Despite the many modern advancements we see today, a modest number of Northerners still cling to the ‘honey bag’ or ‘honey bucket.’
It’s a waste collection device that allows the user to take their drippings or droppings out of their living area and dispose of them.
Basically, it’s a sometimes dirty method to get rid of feces or urine.
Anthony Foliot, better known to many as the Snowking of Snowking Festival fame, gave a colourful rundown of what to keep in mind when using a honey bag.
“Step one: Double bag or it’s a drag,” he began.
“Step two: If you plan on a big spaghetti dinner and a night of heavy drinking, make sure to change the bag before you go out,” Foliot continued.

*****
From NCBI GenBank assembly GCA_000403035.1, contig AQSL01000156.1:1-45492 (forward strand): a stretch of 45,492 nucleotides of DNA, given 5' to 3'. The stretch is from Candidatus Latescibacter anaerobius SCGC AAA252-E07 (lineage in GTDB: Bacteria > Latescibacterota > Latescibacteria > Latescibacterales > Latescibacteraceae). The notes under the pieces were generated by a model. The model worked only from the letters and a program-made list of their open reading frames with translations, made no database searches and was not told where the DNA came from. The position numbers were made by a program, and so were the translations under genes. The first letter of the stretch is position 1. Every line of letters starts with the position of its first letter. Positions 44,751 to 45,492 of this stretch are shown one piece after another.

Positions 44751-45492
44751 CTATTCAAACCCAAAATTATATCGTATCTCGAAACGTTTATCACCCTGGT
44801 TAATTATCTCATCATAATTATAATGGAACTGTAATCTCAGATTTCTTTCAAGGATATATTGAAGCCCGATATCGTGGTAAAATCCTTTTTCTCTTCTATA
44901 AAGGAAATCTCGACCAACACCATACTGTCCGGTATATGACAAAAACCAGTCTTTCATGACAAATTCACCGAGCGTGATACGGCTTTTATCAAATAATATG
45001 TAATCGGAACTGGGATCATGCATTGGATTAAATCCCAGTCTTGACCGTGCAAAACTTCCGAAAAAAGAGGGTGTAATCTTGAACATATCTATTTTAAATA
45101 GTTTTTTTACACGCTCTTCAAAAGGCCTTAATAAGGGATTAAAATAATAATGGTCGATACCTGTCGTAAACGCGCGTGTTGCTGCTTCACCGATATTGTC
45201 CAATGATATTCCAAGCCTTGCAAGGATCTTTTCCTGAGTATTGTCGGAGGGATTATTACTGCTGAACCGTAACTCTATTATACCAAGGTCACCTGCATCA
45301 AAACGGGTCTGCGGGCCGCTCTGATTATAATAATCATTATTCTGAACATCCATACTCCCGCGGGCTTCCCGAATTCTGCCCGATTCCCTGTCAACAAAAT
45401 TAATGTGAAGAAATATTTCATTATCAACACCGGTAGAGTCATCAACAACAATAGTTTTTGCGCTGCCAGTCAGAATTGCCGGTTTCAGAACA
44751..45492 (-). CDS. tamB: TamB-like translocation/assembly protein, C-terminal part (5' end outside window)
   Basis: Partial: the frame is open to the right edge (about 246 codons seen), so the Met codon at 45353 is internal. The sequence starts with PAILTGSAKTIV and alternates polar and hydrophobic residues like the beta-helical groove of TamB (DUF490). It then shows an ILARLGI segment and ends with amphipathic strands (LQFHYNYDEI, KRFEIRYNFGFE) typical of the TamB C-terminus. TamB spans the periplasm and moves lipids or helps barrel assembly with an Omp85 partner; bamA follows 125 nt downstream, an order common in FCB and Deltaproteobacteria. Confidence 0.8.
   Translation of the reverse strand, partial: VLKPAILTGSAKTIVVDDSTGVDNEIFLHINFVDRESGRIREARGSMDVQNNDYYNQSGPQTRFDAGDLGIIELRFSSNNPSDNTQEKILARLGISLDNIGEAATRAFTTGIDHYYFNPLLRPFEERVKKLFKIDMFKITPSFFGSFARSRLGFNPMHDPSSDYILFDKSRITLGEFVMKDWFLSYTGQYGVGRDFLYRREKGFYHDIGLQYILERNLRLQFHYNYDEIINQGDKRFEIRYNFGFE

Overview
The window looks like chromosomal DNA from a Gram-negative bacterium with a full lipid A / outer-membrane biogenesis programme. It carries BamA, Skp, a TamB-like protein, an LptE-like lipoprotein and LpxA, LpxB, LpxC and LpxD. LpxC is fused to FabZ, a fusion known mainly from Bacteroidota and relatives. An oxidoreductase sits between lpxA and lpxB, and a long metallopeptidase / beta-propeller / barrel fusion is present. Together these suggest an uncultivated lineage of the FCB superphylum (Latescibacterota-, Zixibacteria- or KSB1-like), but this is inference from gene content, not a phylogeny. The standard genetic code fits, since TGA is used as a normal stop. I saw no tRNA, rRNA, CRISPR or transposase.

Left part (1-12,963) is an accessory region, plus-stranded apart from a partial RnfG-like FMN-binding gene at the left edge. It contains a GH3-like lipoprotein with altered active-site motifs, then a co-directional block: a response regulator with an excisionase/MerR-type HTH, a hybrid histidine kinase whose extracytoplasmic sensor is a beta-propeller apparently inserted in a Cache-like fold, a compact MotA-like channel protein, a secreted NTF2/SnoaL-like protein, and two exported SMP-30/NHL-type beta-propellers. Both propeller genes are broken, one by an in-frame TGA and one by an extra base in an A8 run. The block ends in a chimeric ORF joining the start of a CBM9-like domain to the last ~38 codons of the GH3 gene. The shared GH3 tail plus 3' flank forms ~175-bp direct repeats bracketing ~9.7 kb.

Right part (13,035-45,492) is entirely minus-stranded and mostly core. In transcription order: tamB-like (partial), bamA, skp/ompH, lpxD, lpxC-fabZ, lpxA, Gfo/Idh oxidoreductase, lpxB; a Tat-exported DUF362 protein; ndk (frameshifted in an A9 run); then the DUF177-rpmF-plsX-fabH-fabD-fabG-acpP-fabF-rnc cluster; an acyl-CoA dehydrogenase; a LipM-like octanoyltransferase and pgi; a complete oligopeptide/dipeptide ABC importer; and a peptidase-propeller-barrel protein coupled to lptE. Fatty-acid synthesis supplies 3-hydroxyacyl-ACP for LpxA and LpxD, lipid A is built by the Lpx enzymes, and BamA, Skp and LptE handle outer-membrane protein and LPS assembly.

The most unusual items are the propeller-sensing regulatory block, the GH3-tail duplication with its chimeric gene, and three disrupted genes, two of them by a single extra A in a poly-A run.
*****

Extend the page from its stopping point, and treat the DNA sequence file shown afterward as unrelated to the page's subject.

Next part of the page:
“Step three: If you have a pile of frozen bags behind your shack, make sure you get them to the dump before spring melt.
“Step four: Never make home brew in a honey bag.
“And lastly: The best place to purchase a honey bag is the world famous Weaver and Devore.”
Former Yellowknife mayor Gord Van Tighem said honey bags are still in use but by very few.
“Bags are available at (Weaver and Devore) and drop off at the dump is no charge,” said Van Tighem.
According to Foliot, honey bags were a fairly well used item at the snow castle in the past, but now the team has moved to “molded plastic pots,” such as the ones found in portable toilets.
Ken Weaver, of Weaver and Devore, said the store has been selling the honey bag for 60 years, and the item still sells fairly well.
“(We sell) a reasonable amount,” he said. “I mean, of course, everybody in town is on pump-out services, unless they’re a little bit off the grid. Wherever people have remote cabins, usually they haul their waste back to town.
“They’re just a good sturdy, heavy bag, and hopefully they don’t drip when you carry your waste out,” Weaver said.